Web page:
The Voice of The Salvation Army in Canada and BermudaView RSS Feed
Apr26FriWhy couldn’t Robyn Purcell sign on the dotted line? April 26, 2019 by Ken Ramstead
Robyn Purcell was poised. She had breezed through the soldiership courses and there seemed to be no reason why she would not be signing the Soldier’s Covenant. But that day, she couldn’t do it.
- Filed Under:
- Feature Articles
Purcell was born to soldier parents who attended Montreal Citadel. They were also the church caretakers, and the family lived in an attic apartment at the citadel.
“Home was church,” Purcell laughs. “On Sunday mornings, our commute was a minute or so. We thought of ourselves as church mice!”
When Purcell turned 16, becoming a soldier seemed like the next logical step in her Christian walk, and she eagerly started her classes. And though the courses went well, she was conflicted.
“I was going through a period of time in my life where I felt that signing the Soldier’s Covenant was not going to be an honest thing for me to do,” she explains. “For me, the Soldier’s Covenant wasn’t just about The Salvation Army; it was really an agreement between myself and God. And he already knew how I was living my life at the time. To become a soldier then would have been like putting egg in God’s face. So I didn’t.”
Walking away from soldiership was the most difficult decision Purcell had ever made but her parents were supportive. “They knew their teenager well enough to know she was trying to figure out where she stood,” Purcell smiles now.
Purcell realized she needed to embark on a period of self-reflection.
“I needed to discover who God is,” she says. “Up until then, my perception and understanding of God was limited to Sunday school stories; it wasn’t personal enough. So for the next three years, that’s what I sought: a personal relationship with God.”
An important part of that process lay in her decision to volunteer at Camp lac l’Achigan, Que., when she was 18.
“It was a life-changing experience,” she says.
Then divisional youth secretaries in the Quebec Division, Majors Jean-Curtis Plante and Rachel Lamont were instrumental in helping Purcell know God in a deeper sense.
“They asked the tough questions, such as, ‘How is your faith doing? What does your relationship with God look like?’ ”
That summer, they challenged her to read the Bible from cover to cover, something she had never done before. But all that reading didn’t seem to make a difference until one night at camp. Everyone in her cabin was asleep except for Purcell.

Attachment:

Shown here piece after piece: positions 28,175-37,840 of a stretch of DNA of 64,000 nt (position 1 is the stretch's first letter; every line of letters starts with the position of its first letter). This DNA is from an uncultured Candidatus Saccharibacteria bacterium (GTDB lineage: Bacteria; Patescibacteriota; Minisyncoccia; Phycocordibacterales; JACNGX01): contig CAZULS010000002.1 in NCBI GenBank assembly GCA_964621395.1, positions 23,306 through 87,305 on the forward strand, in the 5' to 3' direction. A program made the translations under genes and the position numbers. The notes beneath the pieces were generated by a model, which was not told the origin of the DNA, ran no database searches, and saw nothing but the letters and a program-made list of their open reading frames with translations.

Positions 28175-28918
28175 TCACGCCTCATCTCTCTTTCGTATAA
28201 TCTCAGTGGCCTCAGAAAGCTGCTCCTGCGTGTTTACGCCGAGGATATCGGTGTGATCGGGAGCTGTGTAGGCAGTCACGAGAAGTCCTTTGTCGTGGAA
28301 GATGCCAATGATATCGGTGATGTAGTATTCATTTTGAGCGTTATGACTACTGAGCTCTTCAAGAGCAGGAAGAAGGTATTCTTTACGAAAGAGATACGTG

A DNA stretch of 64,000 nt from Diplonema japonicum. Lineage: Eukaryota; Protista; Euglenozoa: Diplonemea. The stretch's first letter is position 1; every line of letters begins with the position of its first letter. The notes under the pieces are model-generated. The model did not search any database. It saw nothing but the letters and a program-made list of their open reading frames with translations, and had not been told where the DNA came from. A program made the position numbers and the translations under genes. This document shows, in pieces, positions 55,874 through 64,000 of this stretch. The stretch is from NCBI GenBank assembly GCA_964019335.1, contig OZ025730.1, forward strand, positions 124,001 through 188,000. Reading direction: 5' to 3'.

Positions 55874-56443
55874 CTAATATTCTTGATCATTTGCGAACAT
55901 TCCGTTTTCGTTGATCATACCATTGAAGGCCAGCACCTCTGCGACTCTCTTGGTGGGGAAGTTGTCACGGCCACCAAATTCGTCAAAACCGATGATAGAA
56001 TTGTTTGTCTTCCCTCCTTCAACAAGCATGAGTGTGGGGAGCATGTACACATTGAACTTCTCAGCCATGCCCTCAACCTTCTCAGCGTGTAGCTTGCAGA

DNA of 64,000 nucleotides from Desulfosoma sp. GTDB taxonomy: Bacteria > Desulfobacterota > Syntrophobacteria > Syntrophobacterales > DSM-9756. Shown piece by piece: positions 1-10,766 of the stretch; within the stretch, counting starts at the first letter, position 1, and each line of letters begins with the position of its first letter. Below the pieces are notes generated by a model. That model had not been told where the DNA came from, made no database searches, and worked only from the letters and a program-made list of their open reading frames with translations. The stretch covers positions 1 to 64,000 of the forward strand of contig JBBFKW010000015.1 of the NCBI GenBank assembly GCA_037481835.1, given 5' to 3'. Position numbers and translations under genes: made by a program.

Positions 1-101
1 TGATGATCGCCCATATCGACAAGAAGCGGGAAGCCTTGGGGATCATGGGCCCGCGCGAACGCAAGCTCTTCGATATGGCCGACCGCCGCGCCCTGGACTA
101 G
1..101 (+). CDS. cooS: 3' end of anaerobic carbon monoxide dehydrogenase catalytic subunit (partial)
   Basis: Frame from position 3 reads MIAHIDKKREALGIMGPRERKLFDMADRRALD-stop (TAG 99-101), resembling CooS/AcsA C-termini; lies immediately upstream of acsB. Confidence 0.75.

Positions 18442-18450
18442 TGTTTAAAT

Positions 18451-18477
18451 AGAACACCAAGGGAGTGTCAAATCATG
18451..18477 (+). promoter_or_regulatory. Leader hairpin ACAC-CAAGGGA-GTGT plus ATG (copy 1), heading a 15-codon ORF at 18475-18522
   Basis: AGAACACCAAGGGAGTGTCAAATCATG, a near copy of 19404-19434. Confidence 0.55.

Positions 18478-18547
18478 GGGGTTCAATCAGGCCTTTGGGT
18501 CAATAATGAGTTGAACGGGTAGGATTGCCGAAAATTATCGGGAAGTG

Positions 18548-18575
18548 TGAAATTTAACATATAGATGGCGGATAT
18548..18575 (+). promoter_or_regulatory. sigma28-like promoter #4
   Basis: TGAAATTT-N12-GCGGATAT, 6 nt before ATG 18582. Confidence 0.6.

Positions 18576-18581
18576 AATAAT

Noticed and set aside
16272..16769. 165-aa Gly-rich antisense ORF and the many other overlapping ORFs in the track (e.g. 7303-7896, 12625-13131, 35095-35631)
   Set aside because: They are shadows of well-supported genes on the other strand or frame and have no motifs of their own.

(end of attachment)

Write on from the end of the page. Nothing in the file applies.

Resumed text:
“For one reason or another, I had put aside my Bible reading for a couple of days,” she says. “I was restless without knowing why, and I felt as if a weight was pressing down on me.”
Purcell wrestled with that feeling until she saw it for what it was: “I met God.”
That night, out of that intense encounter with God, Purcell came away with three things that she needed to do.
“The Lord told me that night that I needed to let go of a relationship I was in,” Purcell says. “I realized that was why I had not been able to sign the Soldier’s Covenant. The relationship was not a healthy one, it was not a godly one.
“The second thing I heard the Lord say,” she continues, “was I needed to submit my life fully to him. And, lastly, I needed to become a Salvation Army officer.”
The next day, Purcell returned to Montreal and ended the relationship. Then she met with her corps officers and re-enrolled in soldiership classes, becoming a soldier in 2012.
More to Come
Purcell has embraced soldiership. She helps run the youth group and Bible study program at Montreal Citadel, where she serves on the corps council. She is also a member of the divisional camp board.
Purcell sees officership some time in her future and is a member of the candidates’ fellowship.
“I’ve been waiting on the Lord as to when he wants me to go,” she says. “I’m ready!”
In the meantime, other things have been put into her path that indicate God’s presence.
Purcell graduated from McGill University with a teaching degree and after spending some time as a substitute teacher, was offered a permanent post.
“I felt like this was a message from God,” she says. “ ‘I’m with you but this is where I want you to be for a time.’ ”
For Purcell, teaching is only a way station on the road to officership.
“God called me to officership and there’s nothing else that will ever satisfy me,” she says. “I love teaching, but I know there is more in store for me.”